- The civic lab Learning from doing to reimagine journalism for social and civic good within a broader role in public good. Membership model, crowdfunding, innovation and project grants, training, industry knowledge sharing, speaking
- The keystone species Understands themselves as a keystone in a business ecosystem so carves out core competencies based on who is dependent on them, who they can collaborate with — uses journalism to bridge public and private. Packages around Facebook live, data and analytics, hosting events as a communication solution for companies
- The creative agency Strong emphasis on blurring the editorial and business boundary with plenty of flair for social media, multimedia formats with inhouse competencies in these fields. Native advertising, branding and marketing solutions, multimedia services and some training
- The product model Emphasis on making new products and technology with much in house expertise around UX and code. Often strong entrepreneurial spirit and founder with a flare for startup culture/investing. White labelling or SAAS
The longitudinal perspective is rare. And urgently needed. Then, we saw a kind of development can be found in Italy, where journalists have founded digital news agencies. The Italian-founded company China Files operated in Beijing, offering in-depth multimedia coverage of China-related news for around 30 Italian and Spanish media outlets. Effecinque focused its content on media, innovation, and the Internet and serves as a subcontractor for large Italian newspapers and outlets seeking innovative news reporting and visualization products. As the company’s slogan, “Refreshing Journalism”, and its name (it means F5, the refresh key) imply, Effecinque also developed new web-native ways of digital storytelling.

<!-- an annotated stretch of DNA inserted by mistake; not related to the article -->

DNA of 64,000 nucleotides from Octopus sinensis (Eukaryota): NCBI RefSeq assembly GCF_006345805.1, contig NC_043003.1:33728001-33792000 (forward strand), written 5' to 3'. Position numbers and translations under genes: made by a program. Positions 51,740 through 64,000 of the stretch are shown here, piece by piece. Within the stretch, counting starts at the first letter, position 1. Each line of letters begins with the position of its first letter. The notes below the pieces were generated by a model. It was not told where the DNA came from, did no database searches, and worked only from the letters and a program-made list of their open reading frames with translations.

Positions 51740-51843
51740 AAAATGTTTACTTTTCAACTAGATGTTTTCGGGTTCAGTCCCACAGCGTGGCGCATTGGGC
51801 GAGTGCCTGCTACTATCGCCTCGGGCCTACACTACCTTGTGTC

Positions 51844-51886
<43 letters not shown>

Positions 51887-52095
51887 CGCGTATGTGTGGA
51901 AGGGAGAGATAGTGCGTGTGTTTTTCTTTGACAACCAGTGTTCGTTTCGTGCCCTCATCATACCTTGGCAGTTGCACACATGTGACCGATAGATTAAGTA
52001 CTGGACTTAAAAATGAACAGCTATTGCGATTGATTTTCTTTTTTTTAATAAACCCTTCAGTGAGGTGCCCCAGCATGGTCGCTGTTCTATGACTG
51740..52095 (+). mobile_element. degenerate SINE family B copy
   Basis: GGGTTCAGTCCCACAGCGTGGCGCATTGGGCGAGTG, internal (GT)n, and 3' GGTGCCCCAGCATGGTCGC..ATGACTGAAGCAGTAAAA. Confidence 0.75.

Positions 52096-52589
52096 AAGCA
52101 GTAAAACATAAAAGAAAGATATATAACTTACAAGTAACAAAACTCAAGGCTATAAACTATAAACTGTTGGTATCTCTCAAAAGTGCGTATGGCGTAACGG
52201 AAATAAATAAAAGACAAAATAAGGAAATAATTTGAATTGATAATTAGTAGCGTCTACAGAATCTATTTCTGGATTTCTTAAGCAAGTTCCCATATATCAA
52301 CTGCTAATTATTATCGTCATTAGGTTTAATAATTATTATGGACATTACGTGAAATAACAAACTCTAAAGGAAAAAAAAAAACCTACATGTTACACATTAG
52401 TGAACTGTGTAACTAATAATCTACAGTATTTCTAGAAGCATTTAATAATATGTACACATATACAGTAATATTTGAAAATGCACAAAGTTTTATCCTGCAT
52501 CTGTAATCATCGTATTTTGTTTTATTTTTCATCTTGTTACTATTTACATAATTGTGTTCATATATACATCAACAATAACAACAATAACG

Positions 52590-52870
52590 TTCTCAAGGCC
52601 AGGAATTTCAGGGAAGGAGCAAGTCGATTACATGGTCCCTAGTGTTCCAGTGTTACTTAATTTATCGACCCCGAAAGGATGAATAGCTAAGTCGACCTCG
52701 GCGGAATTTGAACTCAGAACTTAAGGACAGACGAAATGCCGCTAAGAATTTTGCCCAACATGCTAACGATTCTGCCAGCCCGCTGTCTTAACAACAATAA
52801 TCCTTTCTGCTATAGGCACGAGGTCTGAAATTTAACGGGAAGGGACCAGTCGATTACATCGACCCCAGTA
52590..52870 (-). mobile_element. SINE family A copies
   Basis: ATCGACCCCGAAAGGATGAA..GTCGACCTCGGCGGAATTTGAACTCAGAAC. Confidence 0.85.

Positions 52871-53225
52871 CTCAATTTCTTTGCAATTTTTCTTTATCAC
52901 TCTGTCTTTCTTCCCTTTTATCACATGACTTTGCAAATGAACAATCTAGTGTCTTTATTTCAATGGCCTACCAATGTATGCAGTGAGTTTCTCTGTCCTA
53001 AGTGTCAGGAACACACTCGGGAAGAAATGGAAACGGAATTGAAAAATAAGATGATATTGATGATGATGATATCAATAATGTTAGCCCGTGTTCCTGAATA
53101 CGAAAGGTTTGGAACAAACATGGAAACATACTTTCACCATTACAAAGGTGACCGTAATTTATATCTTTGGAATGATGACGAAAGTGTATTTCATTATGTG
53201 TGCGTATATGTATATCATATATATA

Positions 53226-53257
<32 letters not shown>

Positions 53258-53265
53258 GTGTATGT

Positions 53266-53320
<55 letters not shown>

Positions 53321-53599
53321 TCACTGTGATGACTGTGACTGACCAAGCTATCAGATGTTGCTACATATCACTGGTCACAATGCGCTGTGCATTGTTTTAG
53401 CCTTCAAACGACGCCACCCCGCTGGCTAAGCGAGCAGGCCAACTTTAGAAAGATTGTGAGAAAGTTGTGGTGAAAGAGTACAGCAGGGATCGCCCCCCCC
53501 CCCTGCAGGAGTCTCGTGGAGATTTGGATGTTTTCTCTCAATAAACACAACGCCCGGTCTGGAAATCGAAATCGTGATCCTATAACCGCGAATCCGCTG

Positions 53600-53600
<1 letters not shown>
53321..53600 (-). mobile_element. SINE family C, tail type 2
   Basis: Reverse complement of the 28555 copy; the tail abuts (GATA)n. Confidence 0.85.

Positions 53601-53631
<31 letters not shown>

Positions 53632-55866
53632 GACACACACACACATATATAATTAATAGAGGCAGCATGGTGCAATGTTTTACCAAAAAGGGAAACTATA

The Irish company Storyful described itself as the “first news agency of the social media age,” employing more than 20 journalists who discover and verify newsworthy content (like videos from Syria) from the social web and deliver the vetted material to clients, mostly in traditional media. Storyful’s clients have included YouTube, Google, The New York Times, France24, Channel 4, ABC Australia, and The Economist. Let’s look at where it is now.
The CEO of the U.K.-based Demotix, Turi Munthe, described his company as “the citizen journalism AP.” Munthe says Demotix has around 5,500 paid contributors around the world. Demotix sells their photographs, videos, and stories to mainstream media, notably The Guardian, The Daily Telegraph, and The Wall Street Journal. The revenue from sales is split 50/50 with the contributors. “We’ve completely ignored the U.S. and are really focused on places like Iran and lots of African countries,” Munthe said. “Our understanding is that AP doesn’t have a staff reporter in 40 percent of the world’s countries, whereas Demotix is in almost every country.” (In November, Demotix was acquired by its main investor, Corbis.) Of so many of these case studies: where are they now?
If you can help fund this research please reach out to me.